The victim came out of an off-licence in Sunderland and was approached by "blind drunk" Callum Gillyett, who wanted his cash.
But Newcastle Crown Court heard the "robust" victim pushed Gillyett to one side and went back in the shop, even holding the door for his attacker as he followed him in.
Gillyett then continued his attempt to rob him outside, again holding something to his throat, before being disturbed by other shop customers.
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He pleaded guilty to attempted robbery on the basis the item he pulled from his sleeve and held to the man's throat was not a knife, which was accepted by prosecutors.
Prosecutor Jane Foley said the victim had gone to the shop on Worcester Street, Sunderland at 8.40pm on January 24 2020, to buy cigarettes.
Miss Foley told the court: "He left to return home and was approached by the defendant, who asked if he was alright.
"The complainant said hello and the defendant asked who he was talking to in an aggressive tone.
"He then saw the defendant pull something from his sleeve and hold it to his throat. It's not know what that something was.
"He demanded he hand over all of his money. The complainant declined and pushed the defendant away."
The victim then briefly went back into the shop, followed by Gillyett, before both went outside again.
Miss Foley said: "The complainant can be seen on CCTV holding the door for the defendant when he enters then when he leaves he is being closely followed.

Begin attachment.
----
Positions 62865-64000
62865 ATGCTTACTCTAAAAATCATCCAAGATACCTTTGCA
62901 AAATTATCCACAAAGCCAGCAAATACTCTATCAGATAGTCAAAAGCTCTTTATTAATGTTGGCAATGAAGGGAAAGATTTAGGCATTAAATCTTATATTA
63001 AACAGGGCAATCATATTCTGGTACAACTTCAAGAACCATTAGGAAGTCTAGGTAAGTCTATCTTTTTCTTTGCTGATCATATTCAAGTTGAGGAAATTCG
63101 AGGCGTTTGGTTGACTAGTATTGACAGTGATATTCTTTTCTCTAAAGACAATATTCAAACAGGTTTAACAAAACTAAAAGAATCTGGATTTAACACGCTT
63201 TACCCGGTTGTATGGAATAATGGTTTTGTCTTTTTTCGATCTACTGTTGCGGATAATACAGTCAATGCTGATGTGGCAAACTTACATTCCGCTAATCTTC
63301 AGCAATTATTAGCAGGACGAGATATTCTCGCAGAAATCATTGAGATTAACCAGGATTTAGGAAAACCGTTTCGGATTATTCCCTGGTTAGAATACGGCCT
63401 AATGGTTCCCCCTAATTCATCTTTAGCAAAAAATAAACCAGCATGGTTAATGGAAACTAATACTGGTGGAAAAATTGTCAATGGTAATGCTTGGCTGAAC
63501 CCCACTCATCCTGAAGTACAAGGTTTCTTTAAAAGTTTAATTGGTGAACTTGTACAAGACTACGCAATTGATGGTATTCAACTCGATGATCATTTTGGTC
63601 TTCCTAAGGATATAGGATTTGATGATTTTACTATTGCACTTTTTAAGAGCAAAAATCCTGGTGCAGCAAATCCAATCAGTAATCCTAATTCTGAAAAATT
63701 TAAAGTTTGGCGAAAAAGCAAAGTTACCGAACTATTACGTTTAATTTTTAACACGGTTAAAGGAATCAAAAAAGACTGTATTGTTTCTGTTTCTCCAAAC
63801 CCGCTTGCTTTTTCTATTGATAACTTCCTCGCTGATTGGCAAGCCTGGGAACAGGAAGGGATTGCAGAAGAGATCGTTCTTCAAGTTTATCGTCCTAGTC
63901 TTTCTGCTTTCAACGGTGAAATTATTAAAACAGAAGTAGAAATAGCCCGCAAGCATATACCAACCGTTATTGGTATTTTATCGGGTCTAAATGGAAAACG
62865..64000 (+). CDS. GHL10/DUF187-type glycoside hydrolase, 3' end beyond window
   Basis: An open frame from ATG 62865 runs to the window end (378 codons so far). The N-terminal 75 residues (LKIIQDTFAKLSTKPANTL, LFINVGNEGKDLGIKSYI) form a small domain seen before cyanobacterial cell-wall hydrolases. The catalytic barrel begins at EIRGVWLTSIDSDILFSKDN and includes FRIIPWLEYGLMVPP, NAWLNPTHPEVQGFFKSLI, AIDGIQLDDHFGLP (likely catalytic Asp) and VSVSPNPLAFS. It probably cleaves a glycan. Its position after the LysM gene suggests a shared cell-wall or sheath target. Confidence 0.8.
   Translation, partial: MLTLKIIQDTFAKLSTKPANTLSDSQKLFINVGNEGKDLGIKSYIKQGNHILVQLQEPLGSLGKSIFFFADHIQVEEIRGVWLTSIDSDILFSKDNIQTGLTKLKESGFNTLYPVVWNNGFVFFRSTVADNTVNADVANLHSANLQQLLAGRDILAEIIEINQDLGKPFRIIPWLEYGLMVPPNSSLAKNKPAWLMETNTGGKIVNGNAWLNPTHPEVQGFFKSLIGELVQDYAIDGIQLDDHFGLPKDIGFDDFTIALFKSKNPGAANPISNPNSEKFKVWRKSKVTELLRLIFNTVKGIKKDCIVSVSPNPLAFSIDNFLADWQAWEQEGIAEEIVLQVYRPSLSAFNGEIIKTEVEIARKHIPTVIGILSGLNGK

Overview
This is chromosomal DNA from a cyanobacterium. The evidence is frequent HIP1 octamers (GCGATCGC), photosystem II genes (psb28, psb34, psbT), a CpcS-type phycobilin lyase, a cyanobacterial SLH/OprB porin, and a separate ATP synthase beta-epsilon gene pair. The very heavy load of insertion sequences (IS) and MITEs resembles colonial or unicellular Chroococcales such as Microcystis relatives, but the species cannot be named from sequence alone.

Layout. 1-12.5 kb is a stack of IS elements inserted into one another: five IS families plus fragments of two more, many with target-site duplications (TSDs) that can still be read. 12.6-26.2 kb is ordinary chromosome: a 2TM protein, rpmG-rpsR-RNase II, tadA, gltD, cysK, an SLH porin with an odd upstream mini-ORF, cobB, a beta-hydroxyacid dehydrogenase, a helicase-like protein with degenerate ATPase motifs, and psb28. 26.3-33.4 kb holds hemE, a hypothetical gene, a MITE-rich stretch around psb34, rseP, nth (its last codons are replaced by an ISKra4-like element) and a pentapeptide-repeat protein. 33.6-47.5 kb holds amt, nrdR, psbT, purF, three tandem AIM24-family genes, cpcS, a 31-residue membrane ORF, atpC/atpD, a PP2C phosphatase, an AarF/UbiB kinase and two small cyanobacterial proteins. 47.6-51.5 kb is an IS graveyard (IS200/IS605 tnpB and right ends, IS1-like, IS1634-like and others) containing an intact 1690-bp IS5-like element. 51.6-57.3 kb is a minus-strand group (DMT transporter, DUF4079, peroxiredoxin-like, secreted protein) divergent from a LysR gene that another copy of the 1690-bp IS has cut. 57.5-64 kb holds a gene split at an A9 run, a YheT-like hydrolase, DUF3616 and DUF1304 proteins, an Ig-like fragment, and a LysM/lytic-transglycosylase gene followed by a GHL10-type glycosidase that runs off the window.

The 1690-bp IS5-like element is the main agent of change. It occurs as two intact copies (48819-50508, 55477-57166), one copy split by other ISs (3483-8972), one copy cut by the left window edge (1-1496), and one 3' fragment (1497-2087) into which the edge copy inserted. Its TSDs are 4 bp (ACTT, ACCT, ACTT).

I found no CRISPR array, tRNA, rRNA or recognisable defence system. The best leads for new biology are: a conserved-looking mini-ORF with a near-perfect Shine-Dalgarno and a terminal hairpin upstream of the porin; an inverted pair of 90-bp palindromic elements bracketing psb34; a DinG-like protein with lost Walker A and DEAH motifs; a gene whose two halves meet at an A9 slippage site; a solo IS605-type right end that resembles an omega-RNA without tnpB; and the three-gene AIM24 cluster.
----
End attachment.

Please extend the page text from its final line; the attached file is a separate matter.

"He was confronted by him a second time after leaving the shop and once again he held something to his throat.
"This time he asks where he is going and he said he was going home and provided a false address.
"The defendant left after being disturbed by a customer leaving the shop."
The victim told staff in the shop what had happened and police were contacted and Gillyett was later identified as the culprit.
Gillyett, 26, who was living and working in Sunderland at the time but is now of York Road, Leeds, was sentenced to 10 months imprisonment, suspended for 18 months, with 80 hours unpaid work and £300 costs.
He said he was "blind drunk" when he committed the offence.
Miss Recorder Davies told Gillyett he was ‘fortunate’ his behaviour had not had a more serious impact.
She said: "Fortunately for you, the victim was unusually robust about it and didn't appear to take you seriously.
"Many people may well have been alarmed by your conduct."
Jamie Adams, defending, presented mitigation at the court hearing.
He said Gillyett is working and that the offence was out of character, has left him and his family shocked and was a result of him binge drinking.
Mr Adams claimed it may have just been Gillyett's hand which was held to the victim's throat rather than anything more concerning.